Review: ‘Logan Lucky’ deserves a big hand, maybe a whole arm
When done right, heist movies are among the most enjoyable cinematic experiences there are. A good caper flick combines memorable characters with action, humor and intrigue in a way other genre films just can’t. At their best, heist films are cool, fun, slick and even a bit sexy.
And “Logan Lucky” is a very good heist film.
The skinny: Jimmy Logan (Channing Tatum) is a down-on-his-local ne’re-do-well in need of cash to hire a lawyer and prevent his ex (Katie Holmes) from moving away with his daughter, Sadie (the adorable Farrah Mackenzie). So he enlists lots of help to rob the cash vault at Charlotte Motor Speedway.
Jimmy’s team include explosives experts Joe Bang (Daniel Craig), his brothers Sam (Brian Gleeson) and Fish (Jack Quaid), as well as Jimmy’s siblings, one-armed bartender Clyde (Adam Driver) and hairdresser sister Mellie (Riley Keough). Thrown into the mix are a NASCAR driver (not giving away who it is), his crooked businessman sponsor (played by Seth MacFarlane), and arrogant prison warder (Dwight Yoakam) and so many more.
Once “Logan Lucky” gets going, it slick, face-paced and a whole lot of fun. As with other great caper flicks, a lot of the enjoyment comes from watching the different personalities involved bounce off one another. It’s a blast seeing how these characters’ quirks compromise the plan. One of the best is Clyde’s prosthetic arm, which almost ends up being a literal monkey wrench in the proceedings.
It may be short on depth, but it is long on fun.
Of course, none of this matters if the characters don’t work. Fortunately, “Logan Lucky” is impeccably cast. Tatum proves, beyond a shadow of a doubt, that he has some serious acting chops, turning in a performance that is funny yet brims with desperation. Driver is also fantastic, playing a character that could easily go cartoonish in the hands of a lesser actor.
Holmes and Keough could both probably use a bit more screen time. MacFarlane was so good, I didn’t even recognize him. Yoakam, Gleeson and Quaid are all great fun to watch. And Mackenzie turns in the best performance I’ve seen from a young kid in quite some time.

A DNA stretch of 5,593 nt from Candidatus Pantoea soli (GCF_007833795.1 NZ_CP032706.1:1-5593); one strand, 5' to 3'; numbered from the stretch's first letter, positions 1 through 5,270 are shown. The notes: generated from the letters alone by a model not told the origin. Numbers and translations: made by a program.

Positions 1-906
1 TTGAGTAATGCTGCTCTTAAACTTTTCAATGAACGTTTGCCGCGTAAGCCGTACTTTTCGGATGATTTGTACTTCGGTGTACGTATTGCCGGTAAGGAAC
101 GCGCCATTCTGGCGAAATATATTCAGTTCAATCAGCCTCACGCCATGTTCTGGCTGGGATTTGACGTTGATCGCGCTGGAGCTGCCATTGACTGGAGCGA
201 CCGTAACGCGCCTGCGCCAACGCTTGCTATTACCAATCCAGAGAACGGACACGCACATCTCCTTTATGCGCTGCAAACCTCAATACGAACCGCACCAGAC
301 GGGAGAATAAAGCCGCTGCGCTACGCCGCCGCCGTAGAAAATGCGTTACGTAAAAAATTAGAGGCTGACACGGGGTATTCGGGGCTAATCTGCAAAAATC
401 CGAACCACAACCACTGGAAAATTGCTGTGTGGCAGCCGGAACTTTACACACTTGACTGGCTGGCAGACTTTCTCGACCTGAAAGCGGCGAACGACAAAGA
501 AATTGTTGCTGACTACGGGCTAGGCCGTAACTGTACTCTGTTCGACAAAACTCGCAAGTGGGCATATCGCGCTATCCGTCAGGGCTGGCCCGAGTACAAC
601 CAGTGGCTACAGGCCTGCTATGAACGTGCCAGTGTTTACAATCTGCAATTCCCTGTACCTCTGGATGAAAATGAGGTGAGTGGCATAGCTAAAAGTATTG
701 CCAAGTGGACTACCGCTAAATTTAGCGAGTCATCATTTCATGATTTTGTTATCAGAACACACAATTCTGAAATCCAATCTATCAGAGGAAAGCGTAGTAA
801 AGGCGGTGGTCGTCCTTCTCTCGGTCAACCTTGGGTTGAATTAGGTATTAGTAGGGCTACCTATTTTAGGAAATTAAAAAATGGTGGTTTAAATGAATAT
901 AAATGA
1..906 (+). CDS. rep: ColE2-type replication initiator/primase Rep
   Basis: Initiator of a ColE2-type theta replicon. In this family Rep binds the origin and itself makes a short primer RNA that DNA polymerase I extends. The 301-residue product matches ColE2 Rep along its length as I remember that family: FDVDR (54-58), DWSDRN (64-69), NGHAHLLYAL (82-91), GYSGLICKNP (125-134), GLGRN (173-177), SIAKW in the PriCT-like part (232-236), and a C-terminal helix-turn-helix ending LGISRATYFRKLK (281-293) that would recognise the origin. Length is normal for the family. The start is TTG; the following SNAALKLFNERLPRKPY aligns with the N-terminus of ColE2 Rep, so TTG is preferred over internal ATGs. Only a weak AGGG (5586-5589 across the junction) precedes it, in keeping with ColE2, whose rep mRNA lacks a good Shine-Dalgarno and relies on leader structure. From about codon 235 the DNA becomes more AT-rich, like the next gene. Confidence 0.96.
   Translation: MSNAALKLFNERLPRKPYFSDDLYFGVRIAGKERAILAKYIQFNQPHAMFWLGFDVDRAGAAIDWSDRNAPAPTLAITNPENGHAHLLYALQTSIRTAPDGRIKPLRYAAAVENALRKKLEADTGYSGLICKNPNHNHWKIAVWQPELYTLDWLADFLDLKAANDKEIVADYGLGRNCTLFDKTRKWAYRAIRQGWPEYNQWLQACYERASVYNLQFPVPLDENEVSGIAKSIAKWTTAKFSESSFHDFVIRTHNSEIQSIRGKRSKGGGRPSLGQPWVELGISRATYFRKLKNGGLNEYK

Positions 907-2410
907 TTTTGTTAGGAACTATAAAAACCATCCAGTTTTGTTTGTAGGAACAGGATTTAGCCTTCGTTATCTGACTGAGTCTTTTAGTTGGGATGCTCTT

But this movie belongs to Craig, who is hilarious, pathetic and ingenious as Joe Bang. He grabs your attention in every scene he’s in and doesn’t let go. The cast also includes a few faces that are awesome surprises, and I won’t spoil anything. That’s what IMDB is for.
Director Steven Soderbergh, working from a sharp script written by Rebecca Blunt, is in fine form here. His personality is all over every frame of this movie, but he never lapses into over-flashy camera moves or ridiculous angles. He’s injects plenty of visual sizzle without going over the top. He might be the king of the modern heist flick, considering his work on movies like “Out of Sight” and “Ocean’s 11” and its sequels. “Logan Lucky” just solidifies that position.
Add that together, and we have a movie that is sleek, fleet and funny. It has the requisite convoluted plot, and when you see how it all comes together, it’s pretty impressive. The laughs come from the characters and the way they react to the situations they’re in, thus not feeling forced and hammy. This is a movie that’s absurd enough to get you laughing, but not so absurd as to be completely unbelievable.
One last note: It has been a killer summer for movie soundtracks. “Guardians of the Galaxy, Vol. 2”, “Baby Driver” and “Atomic Blonde” have all been papered wall-to-wall with excellent music. “Logan Lucky” features a ton of great songs too. Don’t be surprised if you find yourself singing along.
“Logan Lucky” is one of the best movies of the year thus far. It may be short on depth, but it is long on fun.